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Posted by on Jun 6, 2011 in Uncategorized | 1 comment

Quarterly Estimated Taxes: A Newbie’s Guide

What?! Another tax deadline?!

As if one major tax deadline isn’t enough, you can imagine my horror as I discovered Quarterly Estimated Taxes. If you’re one of the millions of self-employed or small business owners, then you’ve probably dealt with these additional tax deadlines. But for those that are new to QET’s or aren’t as tax savvy as you’d like to be, rest assured. I’ve complied some rules and resources in efforts to help get you ready for the upcoming deadline.

Rule #1: Know whether or not you qualify.

I’ve read too many horror stories about the person who had no idea they needed to make tax payments for both income and self employment taxes. Whether or not you need to make quarterly estimated tax payments is based on three criteria:

  1. What you expect to owe (if anything) when you file your current year tax return
  2. What you expect your current year tax liability to be
  3. What your prior year tax liability was

A side note: If you happen to be a farmer or commercial fisherman, different rules apply to you.

Rule #2: Keep your invoices and receipts organized.

Keeping an organized system of your receipts enables you to have proof of purchase for warranties, proof of major expenses, expense reimbursements, and tax deductions. Also, your chance of misplacing or losing an important invoice is automatically reduced, which will help you avoid number discrepancies and tax penalties. You can even manage all of your data online, simply by scanning or sending in all of your documents for filing to services such as Shoeboxed. Being able to keep track of all of your receipts online makes it a lot easier and faster to calculate your income for your estimates filing.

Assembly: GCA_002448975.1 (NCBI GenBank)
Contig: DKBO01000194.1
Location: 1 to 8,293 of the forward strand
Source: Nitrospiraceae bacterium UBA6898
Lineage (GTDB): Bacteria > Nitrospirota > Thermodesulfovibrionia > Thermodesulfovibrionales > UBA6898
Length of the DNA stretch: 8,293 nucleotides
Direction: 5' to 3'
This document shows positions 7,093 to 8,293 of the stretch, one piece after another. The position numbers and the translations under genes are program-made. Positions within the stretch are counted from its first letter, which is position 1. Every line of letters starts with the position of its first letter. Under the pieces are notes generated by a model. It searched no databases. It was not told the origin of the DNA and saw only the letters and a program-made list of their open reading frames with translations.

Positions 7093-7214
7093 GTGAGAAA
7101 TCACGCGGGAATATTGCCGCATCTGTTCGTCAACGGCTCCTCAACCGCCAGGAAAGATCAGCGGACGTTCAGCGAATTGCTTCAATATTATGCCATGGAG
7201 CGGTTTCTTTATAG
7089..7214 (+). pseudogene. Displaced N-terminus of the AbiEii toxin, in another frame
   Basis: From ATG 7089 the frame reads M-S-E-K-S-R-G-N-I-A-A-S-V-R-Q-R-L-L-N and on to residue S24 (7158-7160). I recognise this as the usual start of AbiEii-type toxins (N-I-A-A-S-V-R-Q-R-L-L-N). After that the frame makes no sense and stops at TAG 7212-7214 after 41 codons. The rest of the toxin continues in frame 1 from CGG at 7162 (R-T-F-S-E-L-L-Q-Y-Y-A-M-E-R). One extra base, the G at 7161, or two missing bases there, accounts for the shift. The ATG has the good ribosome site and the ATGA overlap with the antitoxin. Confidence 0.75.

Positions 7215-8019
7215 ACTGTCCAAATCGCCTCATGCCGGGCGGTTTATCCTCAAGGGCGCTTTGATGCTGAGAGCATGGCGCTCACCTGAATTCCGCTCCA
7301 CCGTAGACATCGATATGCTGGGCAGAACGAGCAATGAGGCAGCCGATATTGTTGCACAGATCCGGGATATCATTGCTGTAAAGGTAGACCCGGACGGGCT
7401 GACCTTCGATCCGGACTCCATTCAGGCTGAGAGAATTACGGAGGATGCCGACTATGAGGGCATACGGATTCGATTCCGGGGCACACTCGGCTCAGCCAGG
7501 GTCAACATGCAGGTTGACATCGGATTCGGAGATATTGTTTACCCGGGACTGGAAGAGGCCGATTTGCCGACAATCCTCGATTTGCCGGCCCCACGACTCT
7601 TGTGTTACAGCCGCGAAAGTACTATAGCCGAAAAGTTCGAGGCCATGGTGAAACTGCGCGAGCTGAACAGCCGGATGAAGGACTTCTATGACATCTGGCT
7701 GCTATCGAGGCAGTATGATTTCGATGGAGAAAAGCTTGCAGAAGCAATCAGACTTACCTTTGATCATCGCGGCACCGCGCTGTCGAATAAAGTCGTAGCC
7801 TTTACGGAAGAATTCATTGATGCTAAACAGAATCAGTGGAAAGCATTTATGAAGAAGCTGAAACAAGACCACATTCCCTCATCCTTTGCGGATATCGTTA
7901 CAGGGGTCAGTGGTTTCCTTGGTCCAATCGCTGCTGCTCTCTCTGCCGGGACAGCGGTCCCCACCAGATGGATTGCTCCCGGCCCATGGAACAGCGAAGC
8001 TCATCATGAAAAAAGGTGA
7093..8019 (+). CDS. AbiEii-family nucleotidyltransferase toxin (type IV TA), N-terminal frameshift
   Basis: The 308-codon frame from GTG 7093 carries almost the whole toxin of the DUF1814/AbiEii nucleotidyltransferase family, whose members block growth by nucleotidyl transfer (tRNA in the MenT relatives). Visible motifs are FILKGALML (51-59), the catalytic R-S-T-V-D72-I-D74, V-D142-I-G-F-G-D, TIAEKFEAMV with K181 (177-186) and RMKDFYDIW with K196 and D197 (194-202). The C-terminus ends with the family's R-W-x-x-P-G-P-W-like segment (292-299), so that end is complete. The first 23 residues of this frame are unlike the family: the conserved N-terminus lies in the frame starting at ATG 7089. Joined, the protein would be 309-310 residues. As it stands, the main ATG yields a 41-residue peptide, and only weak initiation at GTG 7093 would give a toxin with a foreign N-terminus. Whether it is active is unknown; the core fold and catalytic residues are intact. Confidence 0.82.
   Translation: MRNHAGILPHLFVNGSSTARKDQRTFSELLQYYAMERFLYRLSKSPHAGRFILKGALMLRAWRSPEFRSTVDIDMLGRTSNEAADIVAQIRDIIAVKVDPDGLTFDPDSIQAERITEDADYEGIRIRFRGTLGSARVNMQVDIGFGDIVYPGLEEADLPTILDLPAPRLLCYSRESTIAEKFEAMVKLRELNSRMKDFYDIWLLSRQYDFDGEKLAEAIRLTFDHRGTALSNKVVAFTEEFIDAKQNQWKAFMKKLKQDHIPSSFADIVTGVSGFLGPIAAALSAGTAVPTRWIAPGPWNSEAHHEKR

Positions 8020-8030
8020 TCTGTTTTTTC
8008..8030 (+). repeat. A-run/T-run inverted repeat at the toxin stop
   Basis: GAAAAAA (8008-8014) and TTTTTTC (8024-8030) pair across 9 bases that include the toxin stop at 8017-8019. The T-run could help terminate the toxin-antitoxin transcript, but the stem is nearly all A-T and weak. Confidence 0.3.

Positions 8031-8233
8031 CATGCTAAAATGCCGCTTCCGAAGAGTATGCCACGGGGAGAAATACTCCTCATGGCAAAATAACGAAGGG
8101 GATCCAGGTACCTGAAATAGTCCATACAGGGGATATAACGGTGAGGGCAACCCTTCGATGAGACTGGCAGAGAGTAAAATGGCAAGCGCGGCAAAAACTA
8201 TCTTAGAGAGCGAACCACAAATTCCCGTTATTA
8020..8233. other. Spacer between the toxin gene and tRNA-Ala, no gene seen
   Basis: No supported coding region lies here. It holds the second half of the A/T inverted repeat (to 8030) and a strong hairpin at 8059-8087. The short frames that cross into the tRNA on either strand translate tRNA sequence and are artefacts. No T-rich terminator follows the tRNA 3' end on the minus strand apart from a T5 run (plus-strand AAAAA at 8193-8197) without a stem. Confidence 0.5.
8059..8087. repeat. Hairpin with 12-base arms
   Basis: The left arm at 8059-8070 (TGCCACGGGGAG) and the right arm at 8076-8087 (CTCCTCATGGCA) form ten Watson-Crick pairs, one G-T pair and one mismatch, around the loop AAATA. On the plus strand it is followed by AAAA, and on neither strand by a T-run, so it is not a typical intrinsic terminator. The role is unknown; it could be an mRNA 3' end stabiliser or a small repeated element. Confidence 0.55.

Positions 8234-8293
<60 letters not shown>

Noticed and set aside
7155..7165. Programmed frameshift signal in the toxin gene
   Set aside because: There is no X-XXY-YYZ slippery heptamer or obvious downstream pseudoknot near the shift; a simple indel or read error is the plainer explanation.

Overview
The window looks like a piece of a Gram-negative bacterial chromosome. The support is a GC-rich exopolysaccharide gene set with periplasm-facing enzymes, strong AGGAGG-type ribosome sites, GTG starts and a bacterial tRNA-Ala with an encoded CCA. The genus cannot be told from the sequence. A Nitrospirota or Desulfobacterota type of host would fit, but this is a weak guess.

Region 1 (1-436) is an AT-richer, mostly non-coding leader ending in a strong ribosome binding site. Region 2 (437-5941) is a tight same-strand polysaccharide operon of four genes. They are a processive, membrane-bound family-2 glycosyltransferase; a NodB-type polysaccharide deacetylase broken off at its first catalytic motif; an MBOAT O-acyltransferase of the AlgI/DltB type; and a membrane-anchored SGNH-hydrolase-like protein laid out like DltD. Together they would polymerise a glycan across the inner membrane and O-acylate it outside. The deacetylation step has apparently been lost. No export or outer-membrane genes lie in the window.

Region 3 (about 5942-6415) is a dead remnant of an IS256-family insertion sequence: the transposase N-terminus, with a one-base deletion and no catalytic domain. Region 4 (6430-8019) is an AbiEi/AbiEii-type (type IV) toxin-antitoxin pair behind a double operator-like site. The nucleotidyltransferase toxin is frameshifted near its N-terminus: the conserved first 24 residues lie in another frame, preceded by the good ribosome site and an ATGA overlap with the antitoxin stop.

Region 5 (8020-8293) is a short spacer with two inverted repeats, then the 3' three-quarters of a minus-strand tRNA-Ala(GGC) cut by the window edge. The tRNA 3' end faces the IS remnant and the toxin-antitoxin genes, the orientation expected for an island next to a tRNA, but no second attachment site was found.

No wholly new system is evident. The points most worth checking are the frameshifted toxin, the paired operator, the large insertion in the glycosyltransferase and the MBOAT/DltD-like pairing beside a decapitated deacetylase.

Rule #3: Be sure to set aside funds for these tax payments.

As obvious as this seems, you’d be surprised at the amount of people who have set aside the money and then used it as a down payment on a home, yacht, or to buy shares in a sketchy investment scheme.

Rule #4: Figure your estimated tax using the IRS’s Form 1040-ES.

To figure this, you must calculate your expected adjusted gross income, taxable income, taxes, deductions, and credits for the year. When figuring your estimated tax for the current year, it may be helpful to use your income, deductions, and credits from the prior year as a starting point. Use your prior year’s federal tax return as a guide.

Rule #5: Be aware of the deadlines and submit your payment online.

The year is divided into four payments, with the third deadline on June 15th. Using the Electronic Federal Tax Payment System is the easiest and most efficient way to submit your tax payment.

If the DIY approach isn’t for you, a helpful resource is Teaspiller. You can still and manage all of your documents online, but with unlimited phone and email support from a tax expert. The service is even integrated with Shoeboxed, enabling you to use your imported data to link your accounts with Teaspiller.

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